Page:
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Diabetes and pregnancy


Life with diabetes

Below we will tell you what precautions a person with diabetes needs to take before getting pregnant and during the pregnancy.  We also put together a list of  frequently asked questions on gestational diabetes and try to respond to them.

If you are planning to get pregnant or you are actually feeling pregnant, see your health care provider right away.

What is gestational diabetes?

Gestational diabetes is a type of diabetes that develops in pregnancy (usually begins between weeks 13 to 28 of pregnancy)

If you develop diabetes in pregnancy, it means that your body isn’t releasing enough insulin, which is especially needed when you are pregnant.  If you are diagnosed with diabetes during the first 3 months of pregnancy, it’s likely that you  have already had underlying diabetes.

Diagnosis of gestational diabetes

The type of test, which is used to see if you have gestational diabetes, is called an oral glucose tolerance test.  In this two-step approach   a health care provider measures a woman’s blood sugar before breakfast and does so again 2 hours after she drinks a sugar drink.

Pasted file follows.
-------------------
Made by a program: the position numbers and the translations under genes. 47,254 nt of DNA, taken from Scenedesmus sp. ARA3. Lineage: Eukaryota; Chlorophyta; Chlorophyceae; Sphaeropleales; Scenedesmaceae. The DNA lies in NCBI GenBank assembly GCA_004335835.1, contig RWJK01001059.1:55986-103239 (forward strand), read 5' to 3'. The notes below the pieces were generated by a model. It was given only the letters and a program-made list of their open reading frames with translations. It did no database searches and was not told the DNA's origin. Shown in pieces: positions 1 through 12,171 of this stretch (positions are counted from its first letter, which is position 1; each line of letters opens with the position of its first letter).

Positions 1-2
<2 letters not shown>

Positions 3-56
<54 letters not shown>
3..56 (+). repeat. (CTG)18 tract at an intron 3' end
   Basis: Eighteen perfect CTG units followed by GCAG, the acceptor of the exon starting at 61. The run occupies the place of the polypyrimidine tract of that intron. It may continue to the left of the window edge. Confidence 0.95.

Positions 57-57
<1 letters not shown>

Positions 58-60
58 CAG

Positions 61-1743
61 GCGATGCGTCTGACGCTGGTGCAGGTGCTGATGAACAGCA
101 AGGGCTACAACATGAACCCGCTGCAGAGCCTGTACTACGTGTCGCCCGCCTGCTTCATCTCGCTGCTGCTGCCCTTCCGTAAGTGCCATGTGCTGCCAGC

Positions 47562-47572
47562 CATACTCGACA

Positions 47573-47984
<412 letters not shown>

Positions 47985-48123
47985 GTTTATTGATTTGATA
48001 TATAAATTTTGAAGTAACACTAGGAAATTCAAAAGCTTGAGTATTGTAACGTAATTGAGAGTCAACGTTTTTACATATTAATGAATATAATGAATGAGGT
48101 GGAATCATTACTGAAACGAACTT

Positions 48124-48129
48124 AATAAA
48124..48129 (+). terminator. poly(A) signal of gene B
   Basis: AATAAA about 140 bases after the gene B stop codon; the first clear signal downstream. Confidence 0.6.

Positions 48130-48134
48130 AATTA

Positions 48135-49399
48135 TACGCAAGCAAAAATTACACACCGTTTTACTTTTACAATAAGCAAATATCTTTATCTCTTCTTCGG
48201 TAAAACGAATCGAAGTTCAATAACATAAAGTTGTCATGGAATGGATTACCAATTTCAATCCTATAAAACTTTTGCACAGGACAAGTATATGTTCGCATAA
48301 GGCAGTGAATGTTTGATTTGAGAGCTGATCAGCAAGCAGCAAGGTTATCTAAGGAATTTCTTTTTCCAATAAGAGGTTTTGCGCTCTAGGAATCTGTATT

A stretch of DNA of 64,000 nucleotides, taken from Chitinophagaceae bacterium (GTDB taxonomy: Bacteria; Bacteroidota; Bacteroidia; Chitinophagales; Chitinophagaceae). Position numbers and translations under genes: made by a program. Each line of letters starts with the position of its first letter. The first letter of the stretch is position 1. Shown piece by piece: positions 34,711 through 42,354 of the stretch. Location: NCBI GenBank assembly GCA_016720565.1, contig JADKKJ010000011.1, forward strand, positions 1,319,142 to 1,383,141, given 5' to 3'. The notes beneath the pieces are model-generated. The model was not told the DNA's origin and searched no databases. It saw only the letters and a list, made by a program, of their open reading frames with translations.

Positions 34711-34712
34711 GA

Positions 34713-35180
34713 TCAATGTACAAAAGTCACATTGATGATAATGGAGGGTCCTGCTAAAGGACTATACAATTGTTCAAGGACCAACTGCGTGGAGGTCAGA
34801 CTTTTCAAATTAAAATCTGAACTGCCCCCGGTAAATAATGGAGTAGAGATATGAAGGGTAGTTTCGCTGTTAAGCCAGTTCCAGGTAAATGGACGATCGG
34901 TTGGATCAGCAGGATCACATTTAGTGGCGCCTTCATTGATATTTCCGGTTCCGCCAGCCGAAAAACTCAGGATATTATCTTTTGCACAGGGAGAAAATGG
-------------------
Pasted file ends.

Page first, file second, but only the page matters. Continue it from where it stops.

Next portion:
Tips for diabetics before pregnancy:

When you already have diabetes and is planning pregnancy, it is essential that you consult with a doctor who has experience in handling diabetes mellitus during pregnancy. He will tell you what tests you will require and will help you to learn the skills you need to know to manage your pregnancy.

Maintain healthy blood glucose levels

You will get a better chance of delivering a healthy baby if you are keeping your blood glucose levels in a healthy range. The first 8 weeks are especially important for your kid’s development. If you have trouble staying in your blood glucose target range – particularly in the first trimester - , you increase the risk of  your baby birth defects.

Have regular eye checks

Especially if you already have the diabetes eye damage ('diabetic  retinopathy').  Pregnancy may cause pressure to build up in the eye. So, if you develop retinopathy, you should consult with your doctor.

Review all you medications and supplements with your doctor to make sure they are safe to continue using with pregnancy